Does the Need to Fit in Sabotage Your Healthy Living Goals?

If you’d asked me that at the beginning of this journey,  would’ve said no way. I treasure my individuality, and sometimes even take a little pleasure in going against the grain. Yet time and time again, I found myself in situations that pitted the two against each other, including:

Our department staff meetings, when I eat bananas when everyone else was passing around those holiday bags of bite-sized chocolates.

The APWA Center for Sustainability meeting in Kansas City, when the group went to an Italian restaurant. I had food in my room that I actually preferred over Italian, but I hated to miss the social part of dinner. I knew there was nothing there I would want to eat, and I didn’t want to just sit there for two hours and sip on water, but I felt like a weirdo.

At work when I’m enjoying my afternoon light soy milk and my boss playfully, but loudly asks “What’s wrong with milk?”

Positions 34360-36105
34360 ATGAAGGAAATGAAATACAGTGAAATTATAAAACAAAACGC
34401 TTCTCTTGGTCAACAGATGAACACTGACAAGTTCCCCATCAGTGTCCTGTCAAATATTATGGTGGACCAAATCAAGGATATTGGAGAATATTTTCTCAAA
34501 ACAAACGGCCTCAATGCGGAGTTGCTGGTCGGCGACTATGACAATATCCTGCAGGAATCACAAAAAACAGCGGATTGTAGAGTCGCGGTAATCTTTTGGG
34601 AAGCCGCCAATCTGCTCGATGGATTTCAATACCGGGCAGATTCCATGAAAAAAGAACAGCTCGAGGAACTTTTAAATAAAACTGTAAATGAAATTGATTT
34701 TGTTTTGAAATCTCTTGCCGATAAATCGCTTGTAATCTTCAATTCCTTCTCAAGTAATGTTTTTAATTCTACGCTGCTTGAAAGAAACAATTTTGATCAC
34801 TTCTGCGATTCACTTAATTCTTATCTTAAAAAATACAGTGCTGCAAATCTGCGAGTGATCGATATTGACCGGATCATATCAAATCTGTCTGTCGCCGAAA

Check out this great post from Huffington Post’s Mindful Living blog, Five Ways Our Need to Fit in Controls Us. Author Michael Taft lists five proven ways that we bend over backwards to be part of the group, even when we don’t want to. The article doesn’t provide any strategies for handling these situations, it does help us to understand why we so often feel anxiety about wanting to fit in.

I find that of the five, peer pressure is definitely my weak spot. Like Taft says, nobody likes to be the odd one out. I experience this most at work, whether it’s having fruit in the staff meeting or declining cupcakes that someone brings. It’s not horrible, and it’s worth every second of very mild discomfort to be 90-something lbs. lighter. I’m learning to deal with it by laughing it off, bringing healthier food to share and/or celebrating my difference.

Question: Which of the five is your weak spot? Where do you experience it the most? How do you deal with it?

One comment to “Does the Need to Fit in Sabotage Your Healthy Living Goals?”
  1. What sucks, is that when you’re at someone else’s house/party you’re made to feel bad for turning down their food, but if they were at your house/party and you serve healty options they turn up their nose. Why is it okay for people to frown and say “I don’t eat brown rice” or “don’t just have veggies” to you, but look at you cross-eyed if you ask for the same courtesy? It’s a double standard that I hate.

Leave a Reply

Your email address will not be published. Required fields are marked *